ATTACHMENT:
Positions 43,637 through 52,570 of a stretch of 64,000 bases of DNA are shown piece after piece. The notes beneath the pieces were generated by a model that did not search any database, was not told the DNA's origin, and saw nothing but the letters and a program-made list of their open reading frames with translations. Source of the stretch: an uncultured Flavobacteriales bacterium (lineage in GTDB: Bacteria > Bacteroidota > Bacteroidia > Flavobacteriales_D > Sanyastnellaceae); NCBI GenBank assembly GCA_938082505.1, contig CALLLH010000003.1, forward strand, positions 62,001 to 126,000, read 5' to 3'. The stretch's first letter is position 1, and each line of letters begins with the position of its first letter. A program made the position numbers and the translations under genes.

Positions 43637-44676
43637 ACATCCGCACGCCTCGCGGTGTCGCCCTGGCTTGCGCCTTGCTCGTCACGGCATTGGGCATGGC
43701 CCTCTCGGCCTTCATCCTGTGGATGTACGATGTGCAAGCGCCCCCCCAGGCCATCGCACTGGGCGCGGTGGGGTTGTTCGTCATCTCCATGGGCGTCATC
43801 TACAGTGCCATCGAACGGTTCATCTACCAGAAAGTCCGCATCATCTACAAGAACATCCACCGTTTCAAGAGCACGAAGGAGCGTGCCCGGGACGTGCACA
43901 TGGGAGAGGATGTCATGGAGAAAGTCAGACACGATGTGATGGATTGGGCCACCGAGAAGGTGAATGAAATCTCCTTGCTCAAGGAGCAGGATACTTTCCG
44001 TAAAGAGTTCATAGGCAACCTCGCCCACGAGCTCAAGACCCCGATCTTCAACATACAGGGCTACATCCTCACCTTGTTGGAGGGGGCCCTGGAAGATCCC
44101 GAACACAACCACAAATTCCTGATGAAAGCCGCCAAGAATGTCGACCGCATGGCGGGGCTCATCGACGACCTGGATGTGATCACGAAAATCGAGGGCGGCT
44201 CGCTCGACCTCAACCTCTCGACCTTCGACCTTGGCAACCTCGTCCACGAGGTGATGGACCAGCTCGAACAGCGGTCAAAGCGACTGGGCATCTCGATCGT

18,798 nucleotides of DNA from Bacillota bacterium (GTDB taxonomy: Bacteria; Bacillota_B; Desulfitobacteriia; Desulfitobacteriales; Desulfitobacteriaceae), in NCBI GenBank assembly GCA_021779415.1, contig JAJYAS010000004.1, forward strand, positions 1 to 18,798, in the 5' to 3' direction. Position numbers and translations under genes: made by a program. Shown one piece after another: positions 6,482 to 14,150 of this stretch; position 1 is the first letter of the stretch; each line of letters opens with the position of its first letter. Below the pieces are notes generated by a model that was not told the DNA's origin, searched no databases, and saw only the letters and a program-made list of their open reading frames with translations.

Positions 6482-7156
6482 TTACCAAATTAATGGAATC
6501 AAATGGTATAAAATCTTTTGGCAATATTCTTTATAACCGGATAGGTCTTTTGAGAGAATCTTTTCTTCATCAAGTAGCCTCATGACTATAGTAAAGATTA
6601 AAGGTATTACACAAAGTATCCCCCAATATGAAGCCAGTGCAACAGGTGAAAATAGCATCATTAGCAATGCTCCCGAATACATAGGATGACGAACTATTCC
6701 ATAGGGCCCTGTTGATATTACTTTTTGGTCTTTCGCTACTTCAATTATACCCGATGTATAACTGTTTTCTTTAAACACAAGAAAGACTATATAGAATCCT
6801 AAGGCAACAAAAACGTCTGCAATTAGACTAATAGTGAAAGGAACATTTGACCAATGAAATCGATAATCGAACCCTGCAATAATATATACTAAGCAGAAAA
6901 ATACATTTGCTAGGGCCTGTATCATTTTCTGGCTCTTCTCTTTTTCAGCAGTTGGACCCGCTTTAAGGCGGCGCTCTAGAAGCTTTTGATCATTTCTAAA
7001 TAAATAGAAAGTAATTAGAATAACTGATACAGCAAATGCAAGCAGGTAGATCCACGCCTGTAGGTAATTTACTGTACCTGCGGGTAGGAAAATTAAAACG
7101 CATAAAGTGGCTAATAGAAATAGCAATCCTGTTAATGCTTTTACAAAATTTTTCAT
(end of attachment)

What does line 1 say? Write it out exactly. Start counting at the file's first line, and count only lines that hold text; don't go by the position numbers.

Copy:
Positions 43,637 through 52,570 of a stretch of 64,000 bases of DNA are shown piece after piece. The notes beneath the pieces were generated by a model that did not search any database, was not told the DNA's origin, and saw nothing but the letters and a program-made list of their open reading frames with translations. Source of the stretch: an uncultured Flavobacteriales bacterium (lineage in GTDB: Bacteria > Bacteroidota > Bacteroidia > Flavobacteriales_D > Sanyastnellaceae); NCBI GenBank assembly GCA_938082505.1, contig CALLLH010000003.1, forward strand, positions 62,001 to 126,000, read 5' to 3'. The stretch's first letter is position 1, and each line of letters begins with the position of its first letter. A program made the position numbers and the translations under genes.